Students must observe pre-requisites and co-requisites stated in the current Auburn University Bulletin. A pre-requisite statement denoting “_-year PYDI standing” indicates that the student must have passed all courses in the prior year of the curriculum.

Any student in the pharmacy curriculum who is subject to academic suspension and desires to re-enter the James Harrison School of Pharmacy must, in addition to complying with the pertinent university regulations, be approved by the James Harrison School of Pharmacy’s Committee on Admissions.

Notes:

  • Students are required to file an application with the Alabama State Board of Pharmacy for registration as an intern at the time they are enrolled in the James Harrison School of Pharmacy. Information and intern registration forms may be obtained from the Alabama State Board of Pharmacy, 111 Village Street, Hoover, AL 35242, or at www.albop.com. Students must maintain a valid Alabama Internship License as a condition of continued enrollment in the James Harrison School of Pharmacy.
  • Upon entering pharmacy school, and at the beginning of each academic year, students are required to furnish documentation of professional liability insurance, current CPR and First Aid certification, personal medical insurance and up-to-date immunizations.
  • Pharmacy students are required to attend the Professional Seminar Series.
  • The Office of Academic and Student Affairs will provide a list of courses that are approved for professional elective credit. Students may not receive credit for taking professional electives until they reach third professional year standing in the James Harrison School of Pharmacy.
  • Students in the Doctor of Pharmacy program are required to own a laptop computer that meets the school’s specifications. Questions about computer specifications should be directed to the School’s Office of Information Technology. Computer literacy must be demonstrated upon entry to pharmacy school.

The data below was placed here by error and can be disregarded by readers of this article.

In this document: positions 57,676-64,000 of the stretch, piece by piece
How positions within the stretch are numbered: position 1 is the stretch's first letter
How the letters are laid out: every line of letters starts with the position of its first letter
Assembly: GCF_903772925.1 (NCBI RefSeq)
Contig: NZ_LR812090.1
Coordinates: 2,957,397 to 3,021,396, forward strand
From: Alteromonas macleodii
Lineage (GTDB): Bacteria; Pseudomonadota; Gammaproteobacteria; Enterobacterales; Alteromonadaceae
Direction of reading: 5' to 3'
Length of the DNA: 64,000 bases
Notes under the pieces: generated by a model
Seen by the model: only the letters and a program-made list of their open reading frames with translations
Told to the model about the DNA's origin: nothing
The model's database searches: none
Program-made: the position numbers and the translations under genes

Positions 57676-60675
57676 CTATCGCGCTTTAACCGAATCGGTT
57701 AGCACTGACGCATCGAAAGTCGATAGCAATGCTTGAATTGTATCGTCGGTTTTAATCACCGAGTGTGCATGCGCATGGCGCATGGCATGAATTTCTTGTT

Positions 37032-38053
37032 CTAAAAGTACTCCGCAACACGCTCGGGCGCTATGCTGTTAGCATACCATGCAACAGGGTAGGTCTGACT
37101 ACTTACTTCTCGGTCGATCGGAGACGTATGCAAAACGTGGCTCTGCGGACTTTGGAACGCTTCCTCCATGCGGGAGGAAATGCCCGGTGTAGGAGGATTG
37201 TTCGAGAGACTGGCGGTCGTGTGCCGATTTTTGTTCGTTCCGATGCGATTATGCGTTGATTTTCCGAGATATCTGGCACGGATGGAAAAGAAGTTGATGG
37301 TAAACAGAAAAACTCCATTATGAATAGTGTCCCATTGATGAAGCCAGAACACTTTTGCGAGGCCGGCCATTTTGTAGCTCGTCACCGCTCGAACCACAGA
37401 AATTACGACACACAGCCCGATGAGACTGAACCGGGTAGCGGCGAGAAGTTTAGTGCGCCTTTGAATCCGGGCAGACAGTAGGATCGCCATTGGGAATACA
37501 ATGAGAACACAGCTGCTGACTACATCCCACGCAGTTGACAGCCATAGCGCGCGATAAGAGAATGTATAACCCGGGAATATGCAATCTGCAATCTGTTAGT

• Students having appropriate qualifications and pre-requisites may be able to take graduate course work while enrolled in the Doctor of Pharmacy program.
  • Students are required to adhere to all of the James Harrison School of Pharmacy’s codes, policies, and professional requirements. The School will take disciplinary action against those students who violate such codes, policies, and professional requirements.
  • Students will be required to periodically take examinations to assess their ability to integrate the knowledge, skills, and attitudes learned to date. Students may be required to complete remedial course work should their performance be unsatisfactory.
  • Consistent with the policies of Auburn University, The James Harrison School of Pharmacy reserves the right to make changes at any time in its academic programs, codes, policies, and professional requirements.
  • Students will be notified of their site assignments for the Advanced Practice Experiences at the earliest feasible time, to enable them to make housing arrangements. Rotation sites are located throughout Alabama, western Georgia, the Mississippi Gulf Coast, and the Florida panhandle. Although students may request specific sites, each site has a limited enrollment and students may be assigned to sites they do not request. Students are responsible for procuring housing, including the assessment of its safety and living conditions (e.g., privacy and single-sex housing). Students are also responsible for housing and other living expenses incurred when assigned to rotation sites away from the Auburn campus.

Clinical Pharmacy Practice Courses

PYPP 5023 PATIENT ASSESSMENT 1 (1) LAB. 3. SU. Performing a basic physical assessment and obtaining a medical and medication history.

PYPP 5323 PATIENT ASSESSMENT 2 (2) LEC. 1. LAB. 3. Advanced physical assessment and interpretation of findings.